The lens with which the entire way of working is the lens of the financer, not the lens of the women and girls who are travelling where they were not earlier. It harks back to Modi’s equally remarkable lack of understanding shown before he became the Prime Minister when he said at a public meeting in Mumbai that the bullet train was meant to show the world that India is developed, even if no one would use it. Even if that could be dismissed as an immature comment in the heat of the moment, just as he was preparing to lead the campaign, the remarks now on the Shakti scheme (as also his remarks on another question on the rise in inequality in India) show some fundamental problems in the very idea and understanding of issues of growth and development.

The obvious questions that arise in the case of the Karnataka scheme are simple ones, like a) Why were the women not travelling the way they are now?  b) What does this huge growth in travel mean for the grassroots economy? c) What do the complaints being heard now, that buses are crowded, and not often on time, mean for a grassroots demand for a higher quality of public service, d) how will the government respond to this, and will it be forced to invest more in public transport, e) What will be the spinoff effects on the women labour force participation and the economy as a whole? f) Can you have a right to work but not the right to get to work by safe and decent travel to work that job?  These and a host of other questions beckon as the scheme plays out, but none of these are on the radar of the Prime Minister and his flatline counter on helping metros take off, even if this means by implication keeping women from travelling the way they are now.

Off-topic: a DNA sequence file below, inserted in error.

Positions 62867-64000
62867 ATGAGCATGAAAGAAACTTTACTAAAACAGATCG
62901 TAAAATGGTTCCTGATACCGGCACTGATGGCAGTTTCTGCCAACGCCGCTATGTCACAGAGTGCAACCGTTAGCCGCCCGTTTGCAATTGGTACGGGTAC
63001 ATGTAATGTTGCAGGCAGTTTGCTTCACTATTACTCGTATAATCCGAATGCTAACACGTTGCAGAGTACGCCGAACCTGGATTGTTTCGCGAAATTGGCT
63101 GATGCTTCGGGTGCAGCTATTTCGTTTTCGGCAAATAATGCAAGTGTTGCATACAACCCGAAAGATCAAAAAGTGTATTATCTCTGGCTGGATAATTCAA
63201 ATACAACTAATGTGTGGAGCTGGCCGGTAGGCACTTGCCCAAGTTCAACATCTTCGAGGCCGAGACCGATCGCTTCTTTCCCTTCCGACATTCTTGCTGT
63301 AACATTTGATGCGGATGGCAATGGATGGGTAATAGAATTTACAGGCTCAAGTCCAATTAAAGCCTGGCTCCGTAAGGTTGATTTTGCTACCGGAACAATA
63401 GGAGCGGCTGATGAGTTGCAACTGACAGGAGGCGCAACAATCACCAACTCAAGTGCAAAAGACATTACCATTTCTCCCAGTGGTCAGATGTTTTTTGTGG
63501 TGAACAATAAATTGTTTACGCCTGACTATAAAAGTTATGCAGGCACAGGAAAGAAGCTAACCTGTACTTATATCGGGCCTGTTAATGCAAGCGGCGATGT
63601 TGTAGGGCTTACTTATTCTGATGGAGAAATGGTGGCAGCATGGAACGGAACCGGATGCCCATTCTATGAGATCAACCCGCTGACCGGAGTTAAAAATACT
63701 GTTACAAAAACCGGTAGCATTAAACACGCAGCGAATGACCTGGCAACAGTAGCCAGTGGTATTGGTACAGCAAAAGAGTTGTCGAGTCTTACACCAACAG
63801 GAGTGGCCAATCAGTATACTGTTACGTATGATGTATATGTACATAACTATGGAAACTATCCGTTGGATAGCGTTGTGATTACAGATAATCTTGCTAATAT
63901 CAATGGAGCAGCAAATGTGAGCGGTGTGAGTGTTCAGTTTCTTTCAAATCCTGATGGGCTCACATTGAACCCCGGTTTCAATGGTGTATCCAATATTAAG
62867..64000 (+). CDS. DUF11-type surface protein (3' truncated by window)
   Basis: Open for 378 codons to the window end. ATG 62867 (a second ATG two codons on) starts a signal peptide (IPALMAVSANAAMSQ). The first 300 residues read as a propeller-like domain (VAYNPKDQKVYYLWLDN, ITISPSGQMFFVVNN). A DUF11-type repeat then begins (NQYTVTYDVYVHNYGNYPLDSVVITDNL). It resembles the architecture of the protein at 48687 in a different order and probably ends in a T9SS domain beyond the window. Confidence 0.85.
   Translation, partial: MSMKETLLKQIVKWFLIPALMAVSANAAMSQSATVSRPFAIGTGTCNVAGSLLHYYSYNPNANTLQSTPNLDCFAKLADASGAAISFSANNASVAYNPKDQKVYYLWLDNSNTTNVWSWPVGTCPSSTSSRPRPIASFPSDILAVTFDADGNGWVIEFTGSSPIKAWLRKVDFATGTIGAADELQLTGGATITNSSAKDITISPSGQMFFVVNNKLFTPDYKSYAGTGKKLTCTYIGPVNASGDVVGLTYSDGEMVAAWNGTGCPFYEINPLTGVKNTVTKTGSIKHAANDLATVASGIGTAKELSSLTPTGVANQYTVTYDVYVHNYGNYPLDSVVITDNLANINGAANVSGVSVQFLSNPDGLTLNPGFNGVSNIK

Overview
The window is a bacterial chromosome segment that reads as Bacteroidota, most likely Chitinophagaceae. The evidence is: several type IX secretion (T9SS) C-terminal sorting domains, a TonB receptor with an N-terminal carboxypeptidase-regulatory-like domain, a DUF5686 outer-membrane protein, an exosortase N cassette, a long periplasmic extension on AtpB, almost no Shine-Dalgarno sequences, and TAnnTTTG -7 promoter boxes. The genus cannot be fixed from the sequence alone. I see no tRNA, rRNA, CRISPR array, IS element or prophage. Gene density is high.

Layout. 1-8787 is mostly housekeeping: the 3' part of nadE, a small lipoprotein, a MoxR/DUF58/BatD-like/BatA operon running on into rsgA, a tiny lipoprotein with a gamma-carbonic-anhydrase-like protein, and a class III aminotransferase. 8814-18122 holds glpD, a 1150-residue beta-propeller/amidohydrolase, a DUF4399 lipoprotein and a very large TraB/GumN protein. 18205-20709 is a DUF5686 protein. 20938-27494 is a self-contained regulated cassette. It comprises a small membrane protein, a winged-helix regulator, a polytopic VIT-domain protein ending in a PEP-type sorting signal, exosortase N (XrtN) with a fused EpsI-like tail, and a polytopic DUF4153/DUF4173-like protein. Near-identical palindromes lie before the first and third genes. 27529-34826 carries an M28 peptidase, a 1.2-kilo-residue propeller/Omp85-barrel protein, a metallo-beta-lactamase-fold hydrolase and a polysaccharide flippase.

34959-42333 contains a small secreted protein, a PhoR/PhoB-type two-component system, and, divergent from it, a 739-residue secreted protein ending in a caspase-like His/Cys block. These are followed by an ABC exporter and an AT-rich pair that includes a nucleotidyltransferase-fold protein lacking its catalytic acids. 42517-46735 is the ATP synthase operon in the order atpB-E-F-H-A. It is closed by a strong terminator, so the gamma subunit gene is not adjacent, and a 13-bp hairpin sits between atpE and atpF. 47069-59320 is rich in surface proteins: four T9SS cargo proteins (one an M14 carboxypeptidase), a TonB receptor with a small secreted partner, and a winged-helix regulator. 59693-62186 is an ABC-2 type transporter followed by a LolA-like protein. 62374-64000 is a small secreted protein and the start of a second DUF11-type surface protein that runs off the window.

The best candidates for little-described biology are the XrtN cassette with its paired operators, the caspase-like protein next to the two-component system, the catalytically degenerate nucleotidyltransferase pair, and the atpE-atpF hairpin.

Luxembourg's example

It was almost four years ago that Luxemburg, one of the richest economies in Europe, declared all travel to be free for all people, not just residents. Here is François Bausch of The Greens, Luxembourg’s former Deputy Prime Minister, as quoted by EuroNews: "(The scheme) is a considerable cost, but… it's paid by all taxpayers … There's more equity there because obviously those who pay little taxes pay nothing or very little in this system. And those who pay more taxes… have a price tag that may be a little bit higher.” The spinoffs: “Investment in the country’s transport system has not slowed. The new tram system is regular and reliable, unhindered by traffic. The country has made record investments in improving its rail network.”

In the end, the question before the nation is not on whether it needs development but what kind of development must India have. The comments of PM Modi seem to suggest that the bug of “India Shining” is embedded deep within. India can be forced to shine but whether the people of India will shine remains the question, and that remains the ground on which the Congress is making huge strides in its fight against the BJP in this election.

(The writer is a journalist and faculty member at SPJIMR, Mumbai. Views are personal. By special arrangement with The Billion Press)